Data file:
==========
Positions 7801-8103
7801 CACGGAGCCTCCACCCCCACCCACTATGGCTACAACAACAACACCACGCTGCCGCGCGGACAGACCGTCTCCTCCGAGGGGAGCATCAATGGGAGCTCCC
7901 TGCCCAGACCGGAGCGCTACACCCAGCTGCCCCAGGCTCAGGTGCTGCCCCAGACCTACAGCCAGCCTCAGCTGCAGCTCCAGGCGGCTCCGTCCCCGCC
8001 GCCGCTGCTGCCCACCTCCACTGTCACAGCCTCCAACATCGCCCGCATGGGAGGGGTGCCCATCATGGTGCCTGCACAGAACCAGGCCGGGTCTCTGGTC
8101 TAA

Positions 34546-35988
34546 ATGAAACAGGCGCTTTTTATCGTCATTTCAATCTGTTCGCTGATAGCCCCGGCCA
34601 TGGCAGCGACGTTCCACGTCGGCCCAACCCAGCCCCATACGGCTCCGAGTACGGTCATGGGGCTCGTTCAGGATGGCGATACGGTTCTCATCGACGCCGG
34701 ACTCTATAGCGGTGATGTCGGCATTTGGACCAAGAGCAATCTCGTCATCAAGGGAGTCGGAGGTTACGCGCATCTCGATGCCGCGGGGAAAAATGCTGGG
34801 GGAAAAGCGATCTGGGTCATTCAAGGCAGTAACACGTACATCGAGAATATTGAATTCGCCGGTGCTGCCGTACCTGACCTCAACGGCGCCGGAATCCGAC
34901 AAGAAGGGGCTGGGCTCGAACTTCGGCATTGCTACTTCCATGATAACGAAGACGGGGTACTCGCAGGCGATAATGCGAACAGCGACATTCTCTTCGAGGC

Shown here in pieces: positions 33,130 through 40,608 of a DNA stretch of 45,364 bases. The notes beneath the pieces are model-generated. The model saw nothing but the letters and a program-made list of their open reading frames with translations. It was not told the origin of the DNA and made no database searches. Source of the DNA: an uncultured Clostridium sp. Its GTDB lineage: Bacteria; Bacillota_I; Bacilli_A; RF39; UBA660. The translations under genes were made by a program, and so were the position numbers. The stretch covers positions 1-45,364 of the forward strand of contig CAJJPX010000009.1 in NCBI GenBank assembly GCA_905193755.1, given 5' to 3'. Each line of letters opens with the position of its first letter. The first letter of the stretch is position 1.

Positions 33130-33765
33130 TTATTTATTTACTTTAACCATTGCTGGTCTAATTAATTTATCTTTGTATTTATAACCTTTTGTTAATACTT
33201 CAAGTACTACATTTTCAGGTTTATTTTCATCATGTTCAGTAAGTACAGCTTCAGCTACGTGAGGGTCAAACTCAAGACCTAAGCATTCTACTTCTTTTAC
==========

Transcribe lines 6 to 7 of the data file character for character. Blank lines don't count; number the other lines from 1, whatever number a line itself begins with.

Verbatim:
Positions 34546-35988
34546 ATGAAACAGGCGCTTTTTATCGTCATTTCAATCTGTTCGCTGATAGCCCCGGCCA